Ocha enters the stage unnamed on page 66 of the epic spy-thriller saga Gypsy Spy: The Cold War Files. She is the soothing angel of mercy calming Carlos after a fitful nightmare. Her first words to him are heartfelt, but wide of the mark.
“You’re safe now,” she said.
I have shared sketches of her before, which you can read about here. But where did she come from? Like any good character with real flesh and bone, her seeds were sown in the soil of real life.
The first chase sticks with you. I knew boys growing up who suffered through the cootie phase of childhood, that time in life when the opposite sex is scary, dangerously different, and carries of unknown pathogens best avoided. They suffered. I chased.
Charlie Brown had the Little Red-Hair Girl. For me, it was Rosa Agost, an ash-blond Spanish girl with a substantial infusion of the Swiss in her bloodline. We never sat in class together because the grade school I attended in Castellón de la Plana was segregated. The girls had their own side and the nuns. The boys had the maestros with the heavy hands and serious brows.
Getting near the girls during recess required boldness, creativity, and a certain level of recklessness. The heavy-handed men who taught the boys were once boys themselves. Our machinations seldom, if ever, fooled them. Kick the soccer ball hard enough on the playground and it might land on the girls’ side. Someone has to get it, right? Why play by the school yard wall when the middle ground offered such a better view? Stay on your side, boys, or meet the hand!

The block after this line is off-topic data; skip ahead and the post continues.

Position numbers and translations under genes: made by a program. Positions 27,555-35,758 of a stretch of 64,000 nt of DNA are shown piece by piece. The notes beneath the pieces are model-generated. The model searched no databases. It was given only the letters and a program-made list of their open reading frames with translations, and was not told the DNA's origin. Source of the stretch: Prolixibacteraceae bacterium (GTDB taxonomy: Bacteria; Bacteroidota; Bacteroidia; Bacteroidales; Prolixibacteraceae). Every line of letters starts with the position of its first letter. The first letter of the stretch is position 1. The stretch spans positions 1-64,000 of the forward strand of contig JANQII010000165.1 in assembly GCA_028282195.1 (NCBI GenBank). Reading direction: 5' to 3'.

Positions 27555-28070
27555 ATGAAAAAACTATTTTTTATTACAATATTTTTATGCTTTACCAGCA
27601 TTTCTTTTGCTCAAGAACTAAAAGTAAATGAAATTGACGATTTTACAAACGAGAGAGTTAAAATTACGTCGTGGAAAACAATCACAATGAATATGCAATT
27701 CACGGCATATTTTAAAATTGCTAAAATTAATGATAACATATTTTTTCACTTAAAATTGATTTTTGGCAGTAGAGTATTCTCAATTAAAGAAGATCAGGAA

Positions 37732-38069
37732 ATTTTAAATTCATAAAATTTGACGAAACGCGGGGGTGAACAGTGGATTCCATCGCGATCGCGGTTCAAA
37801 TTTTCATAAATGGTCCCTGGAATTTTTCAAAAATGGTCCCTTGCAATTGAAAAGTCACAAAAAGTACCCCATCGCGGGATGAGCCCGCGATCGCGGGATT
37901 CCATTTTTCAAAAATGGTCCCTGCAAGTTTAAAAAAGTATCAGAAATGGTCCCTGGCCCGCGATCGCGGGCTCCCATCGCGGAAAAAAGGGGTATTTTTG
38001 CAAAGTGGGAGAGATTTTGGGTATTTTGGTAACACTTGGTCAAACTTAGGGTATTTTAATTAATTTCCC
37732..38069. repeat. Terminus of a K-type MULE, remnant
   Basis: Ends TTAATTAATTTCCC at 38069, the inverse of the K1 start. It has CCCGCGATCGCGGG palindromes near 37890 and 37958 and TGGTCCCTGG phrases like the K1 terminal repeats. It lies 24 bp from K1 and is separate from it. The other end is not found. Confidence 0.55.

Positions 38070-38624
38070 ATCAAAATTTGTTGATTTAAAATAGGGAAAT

Rosa captured my attention when I was seven. Maybe it was the hair. Or the smile. Or the eyes. I chased. She ran. Sometimes we all ran and she watched. Her method of choosing the lucky one to be designated her boyfriend was to throw her sandal as far as she could. The boys had to race for it, to the victor the spoils of the coveted title of her novio.
Rosa was her given name, but she went by Ocha, the feminine form of the Spanish word for eight. Not only was she born on August 8th, her surname was Agost, one vowel shy of the Spanish name for August.
Children of the mind, the characters that populate the stories of writers, are chimeras of those we meet and observe in life. We capture the qualities that captured us—the smooth lines and the odd angles, the tangled emotions and sincere feelings, the triumphs and the tragedies—and cob them together into someone else, fictional but true.
When we run out of time, because writing is never finished, we stamp our disclaimer under the copyright:
This is a work of fiction. Names, characters, places, and incidents either are the product of the author’s imagination or are used fictitiously, and any resemblance to actual persons, living or dead, business establishments, events, or locales is entirely coincidental.
Yep, entirely coincidental. Happy birthday, Ocha!